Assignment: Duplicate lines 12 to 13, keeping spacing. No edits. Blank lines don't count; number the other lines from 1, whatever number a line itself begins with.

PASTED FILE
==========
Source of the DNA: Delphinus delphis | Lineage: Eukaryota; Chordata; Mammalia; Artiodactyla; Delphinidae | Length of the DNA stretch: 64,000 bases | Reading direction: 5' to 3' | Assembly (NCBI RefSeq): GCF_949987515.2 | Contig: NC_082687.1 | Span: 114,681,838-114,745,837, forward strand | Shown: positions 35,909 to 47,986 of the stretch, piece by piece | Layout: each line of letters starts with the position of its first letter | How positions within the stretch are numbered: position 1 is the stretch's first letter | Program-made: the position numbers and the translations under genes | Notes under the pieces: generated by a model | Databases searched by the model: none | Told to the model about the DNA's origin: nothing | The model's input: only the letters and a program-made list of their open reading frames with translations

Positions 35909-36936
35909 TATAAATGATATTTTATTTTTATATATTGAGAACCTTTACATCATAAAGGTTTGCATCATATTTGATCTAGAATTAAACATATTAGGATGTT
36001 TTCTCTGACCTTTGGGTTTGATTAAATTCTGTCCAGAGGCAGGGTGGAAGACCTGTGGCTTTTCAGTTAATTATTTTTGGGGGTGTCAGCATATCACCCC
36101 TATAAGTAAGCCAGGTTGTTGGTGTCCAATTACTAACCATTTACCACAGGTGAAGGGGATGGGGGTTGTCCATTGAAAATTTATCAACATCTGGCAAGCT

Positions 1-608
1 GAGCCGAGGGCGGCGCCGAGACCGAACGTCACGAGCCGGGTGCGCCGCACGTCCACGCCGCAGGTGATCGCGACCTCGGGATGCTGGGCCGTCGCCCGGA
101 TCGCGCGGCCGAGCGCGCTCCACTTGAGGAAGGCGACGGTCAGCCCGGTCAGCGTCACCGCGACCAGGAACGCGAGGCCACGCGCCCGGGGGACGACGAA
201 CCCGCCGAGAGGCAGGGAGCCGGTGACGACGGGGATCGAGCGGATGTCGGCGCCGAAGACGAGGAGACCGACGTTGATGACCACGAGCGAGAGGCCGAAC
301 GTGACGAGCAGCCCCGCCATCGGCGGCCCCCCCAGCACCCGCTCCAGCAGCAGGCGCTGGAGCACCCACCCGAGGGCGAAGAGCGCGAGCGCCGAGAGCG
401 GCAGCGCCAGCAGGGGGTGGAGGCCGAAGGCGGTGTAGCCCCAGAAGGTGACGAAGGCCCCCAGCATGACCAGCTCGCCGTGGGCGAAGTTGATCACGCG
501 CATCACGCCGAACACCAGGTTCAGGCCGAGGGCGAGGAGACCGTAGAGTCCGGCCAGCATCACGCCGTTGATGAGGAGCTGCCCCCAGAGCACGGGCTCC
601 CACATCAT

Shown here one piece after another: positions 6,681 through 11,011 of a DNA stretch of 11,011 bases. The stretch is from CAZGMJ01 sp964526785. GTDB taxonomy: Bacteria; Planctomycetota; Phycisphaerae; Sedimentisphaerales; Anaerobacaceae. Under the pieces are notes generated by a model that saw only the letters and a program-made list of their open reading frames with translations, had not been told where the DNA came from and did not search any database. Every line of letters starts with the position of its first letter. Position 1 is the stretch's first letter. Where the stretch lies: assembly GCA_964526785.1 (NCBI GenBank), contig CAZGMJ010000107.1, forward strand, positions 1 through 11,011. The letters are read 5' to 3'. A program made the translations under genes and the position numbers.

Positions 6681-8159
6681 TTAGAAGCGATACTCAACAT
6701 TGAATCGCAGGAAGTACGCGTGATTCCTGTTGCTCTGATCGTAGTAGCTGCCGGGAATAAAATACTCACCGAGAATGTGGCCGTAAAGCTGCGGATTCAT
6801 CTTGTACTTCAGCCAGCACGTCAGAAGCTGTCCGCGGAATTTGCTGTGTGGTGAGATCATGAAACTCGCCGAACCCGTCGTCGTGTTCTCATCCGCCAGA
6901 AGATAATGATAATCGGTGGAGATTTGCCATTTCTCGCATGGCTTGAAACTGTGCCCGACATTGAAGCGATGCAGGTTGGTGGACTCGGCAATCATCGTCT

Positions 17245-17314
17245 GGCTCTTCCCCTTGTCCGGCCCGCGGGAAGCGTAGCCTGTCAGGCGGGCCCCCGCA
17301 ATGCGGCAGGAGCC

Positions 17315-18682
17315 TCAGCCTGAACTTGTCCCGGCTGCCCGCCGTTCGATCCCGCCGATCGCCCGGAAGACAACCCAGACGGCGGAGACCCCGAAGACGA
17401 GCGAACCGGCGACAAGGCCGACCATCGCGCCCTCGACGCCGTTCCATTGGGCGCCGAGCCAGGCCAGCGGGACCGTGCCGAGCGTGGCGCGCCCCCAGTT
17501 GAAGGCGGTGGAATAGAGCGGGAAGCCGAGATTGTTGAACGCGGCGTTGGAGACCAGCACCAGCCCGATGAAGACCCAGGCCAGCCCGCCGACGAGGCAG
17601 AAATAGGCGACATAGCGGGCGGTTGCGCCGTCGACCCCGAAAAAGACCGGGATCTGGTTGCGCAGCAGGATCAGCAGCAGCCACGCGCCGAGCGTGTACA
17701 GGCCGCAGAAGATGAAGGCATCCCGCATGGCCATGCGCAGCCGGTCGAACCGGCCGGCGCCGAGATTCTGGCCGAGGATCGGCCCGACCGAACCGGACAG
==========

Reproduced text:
501 CATCACGCCGAACACCAGGTTCAGGCCGAGGGCGAGGAGACCGTAGAGTCCGGCCAGCATCACGCCGTTGATGAGGAGCTGCCCCCAGAGCACGGGCTCC
601 CACATCAT